github fsprojects/FSharp.TypeProviders.StarterPack src/ProvidedTypes.fsi
github fsprojects/FSharp.TypeProviders.StarterPack src/ProvidedTypes.fs

and two lines to paket.references file (to tell Paket to insert files into corresponding fsproj files)

File:ProvidedTypes.fsi
File:ProvidedTypes.fs

You can see how it works in ExcelProvider: paket.dependencies + paket.references

Tip #3: Create two solution files (*.sln)

You should not store TP project and projects that use TP in one solution, because when you reference TP dll, IDE/Intellisense loads this assembly and locks file on a disk. After that, you will not be able to rebuild your TP anymore until you close IDE.

So, it does not work in a long run and you have to separate your code to two solutions. The first one (let’s say SwaggerProvider.sln) will contain TP source code, tests for parser and for all components that don’t call TP directly. The second one (let’s say SwaggerProvider.TestsAndDocs.sln) will contain tests, which use TP directly and docs that may also use TP dll.

projects

Tip #4: Automate build (using FAKE)

This tip is quite generic and you have to do it for all projects, but it becomes extremely useful for type providers. It’s tedious to open a new solution (IDE instance), when you want to test latest changes – it is much easier to have a build script that rebuilds and tests everything in one click.

The good start point here is fsprojects/ProjectScaffold that contains most useful generic build automation steps.

Tip #5: Yes, you can debug Type Providers

Debugging of TP does not look an easy task at first sight (and it is really slow in practice), but it is real.

You can start two instances of your IDE. The first one, for a solution with TP code and the second one for code that uses compiled type provider (here is important to check that the second one really references dll compiled by the first one). For the second IDE you can use TestAndDocs solution from Tip #4 or a simple *.fsx script that calls your TP. The last step is to set break point in the first IDE instance and to attach to the second IDE instance process.

This allows you to debug, but you will not be able to modify the code of TP. After each modification, you will need to close 2nd IDE, rebuild dll and repeat all these steps once again.

However, you can automate all manual steps:

  • Open project properties of TP project.
  • Open Debug tab.
  • Select start external program checkpoint
  • Enter path to your VS devenv.exe (For example: “C:\Program Files (x86)\Microsoft Visual Studio 14.0\Common7\IDE\devenv.exe”)
  • Put path to your tests project (file) in command line arguments (For example “d:\GitHub\SwaggerProvider\SwaggerProvider.TestsAndDocs.sln”)

After that, when you press F5 from your TP project, VS will automatically build your TP, start your instance of VS, attach to a new VS process and open your tests solution in it.

projProps

Tip #6: Write tests using FSharp.Compiler.Service

Usefulness of this tip really depends on the TP you are working on, but if you are lucky enough (like I am) and you have an access to a large collection of schemes for your type provider, you can automate testing of compilation of provided types.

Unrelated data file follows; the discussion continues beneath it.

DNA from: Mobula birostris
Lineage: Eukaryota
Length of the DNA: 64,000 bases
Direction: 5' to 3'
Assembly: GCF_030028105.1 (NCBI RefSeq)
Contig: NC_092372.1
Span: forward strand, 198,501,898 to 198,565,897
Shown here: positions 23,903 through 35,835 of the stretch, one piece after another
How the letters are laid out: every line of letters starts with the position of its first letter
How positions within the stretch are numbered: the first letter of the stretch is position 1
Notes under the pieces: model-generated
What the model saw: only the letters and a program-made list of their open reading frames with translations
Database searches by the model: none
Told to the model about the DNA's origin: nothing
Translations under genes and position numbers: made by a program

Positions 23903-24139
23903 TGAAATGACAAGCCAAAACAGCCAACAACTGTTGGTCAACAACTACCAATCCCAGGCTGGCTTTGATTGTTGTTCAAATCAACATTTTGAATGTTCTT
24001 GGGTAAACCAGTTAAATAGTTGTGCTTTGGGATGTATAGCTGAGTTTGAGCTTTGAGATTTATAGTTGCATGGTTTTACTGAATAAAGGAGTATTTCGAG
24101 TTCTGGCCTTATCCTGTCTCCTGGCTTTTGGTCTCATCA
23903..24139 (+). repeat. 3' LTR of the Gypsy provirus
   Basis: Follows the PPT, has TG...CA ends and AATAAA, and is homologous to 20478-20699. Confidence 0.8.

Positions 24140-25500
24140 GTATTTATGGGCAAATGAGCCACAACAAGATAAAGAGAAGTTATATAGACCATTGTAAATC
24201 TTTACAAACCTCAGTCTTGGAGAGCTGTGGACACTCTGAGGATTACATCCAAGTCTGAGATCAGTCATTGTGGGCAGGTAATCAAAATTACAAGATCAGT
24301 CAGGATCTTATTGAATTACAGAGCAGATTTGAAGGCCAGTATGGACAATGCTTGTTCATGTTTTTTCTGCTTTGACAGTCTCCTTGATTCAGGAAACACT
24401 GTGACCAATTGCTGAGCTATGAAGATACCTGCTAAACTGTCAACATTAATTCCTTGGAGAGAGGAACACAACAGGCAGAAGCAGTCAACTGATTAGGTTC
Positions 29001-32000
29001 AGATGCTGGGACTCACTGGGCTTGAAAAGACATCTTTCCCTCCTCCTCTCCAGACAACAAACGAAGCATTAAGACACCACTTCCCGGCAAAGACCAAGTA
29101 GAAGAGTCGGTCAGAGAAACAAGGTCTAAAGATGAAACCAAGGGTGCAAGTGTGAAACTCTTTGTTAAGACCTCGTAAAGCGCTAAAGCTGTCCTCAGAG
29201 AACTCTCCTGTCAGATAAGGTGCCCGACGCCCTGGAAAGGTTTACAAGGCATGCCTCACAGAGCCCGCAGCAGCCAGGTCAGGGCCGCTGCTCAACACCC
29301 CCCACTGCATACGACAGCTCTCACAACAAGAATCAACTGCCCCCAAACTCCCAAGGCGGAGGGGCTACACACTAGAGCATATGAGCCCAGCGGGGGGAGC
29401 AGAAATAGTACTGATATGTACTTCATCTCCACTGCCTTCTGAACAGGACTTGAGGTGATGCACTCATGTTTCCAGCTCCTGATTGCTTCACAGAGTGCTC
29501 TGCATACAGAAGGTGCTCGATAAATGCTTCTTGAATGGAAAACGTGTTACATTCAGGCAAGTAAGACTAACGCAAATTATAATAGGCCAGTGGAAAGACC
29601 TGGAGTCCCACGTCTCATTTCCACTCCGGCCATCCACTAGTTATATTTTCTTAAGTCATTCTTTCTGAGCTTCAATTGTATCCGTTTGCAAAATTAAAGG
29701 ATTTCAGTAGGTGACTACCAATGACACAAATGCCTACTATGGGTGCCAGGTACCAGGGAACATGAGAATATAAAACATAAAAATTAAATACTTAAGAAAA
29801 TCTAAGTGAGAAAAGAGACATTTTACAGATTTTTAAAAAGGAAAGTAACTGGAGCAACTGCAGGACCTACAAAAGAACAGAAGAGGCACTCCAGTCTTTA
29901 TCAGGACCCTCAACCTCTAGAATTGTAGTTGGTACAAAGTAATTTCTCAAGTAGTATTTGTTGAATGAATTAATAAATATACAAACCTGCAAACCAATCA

There is an awesome resource called APIs.guru (Wikipedia for WEB APIs) that provides an access to several hundred Swagger schemes of real-world Web APIs. For sure, SwaggerProvider uses these schemes to test schema parser and it is relatively easy to do.

But we can go further and check that provided types are “compilable” by F# compiler (there is no collisions in type names, property names, field names and method names).

The one way to do this is to use “Hosted Compiler” feature of F# Compiler Services. This allows us to create a simple script that just instantiates TP for each schema and asks F# Compiler to compile this generated script.

Here is source code from tests:

[<Test; TestCaseSource("JsonSchemasSource")>]
let ``Compile TP`` url =
  let tempFile = Path.GetTempFileName()
  let fs = Path.ChangeExtension(tempFile, ".fs")
  let dll = Path.ChangeExtension(tempFile, ".dll")

  File.WriteAllText(fs, sprintf """
  module TestModule
  open SwaggerProvider
  type ProvidedSwagger = SwaggerProvider<"%s">
  let instance = ProvidedSwagger()
  """ url)

  let errors, exitCode =
    scs.Compile(Array.ofList
      (["fsc.exe"; "-o"; dll; "-a"; fs] @ asms))

  [tempFile; fs; dll]
  |> List.filter File.Exists
  |> List.iter File.Delete

  if exitCode <> 0 then
    let strs = errors |> Array.map(fun x->x.ToString())
    failwithf "Error:\n%s" (String.Join("\n", strs )) 

 

Tip #7: Handling 3rd party NuGet dependencies

You face a dilemma when your TP needs 3rd party dlls: “How to deliver these dlls to a user?” This is a dilemma, because your IDE will not be able to resolve 3rd party dependencies without your participation if you just add them as dependencies to your NuGet package.

This is the case, for example, when your schema is in JSON format and you decided to use JSON.NET to parse it, or in Yaml format and you want to use YamlDotNet.

Option 1. Pack all dependencies inside your NuGet package.

The simplest solution is to put all required dlls in the folder with your TP dll in NuGet package. In this case, there is nothing to do with assembly resolution and it is definitely a good option to start from.

For example, FSharp.Configuration uses this option and packs SharpYaml.dll inside.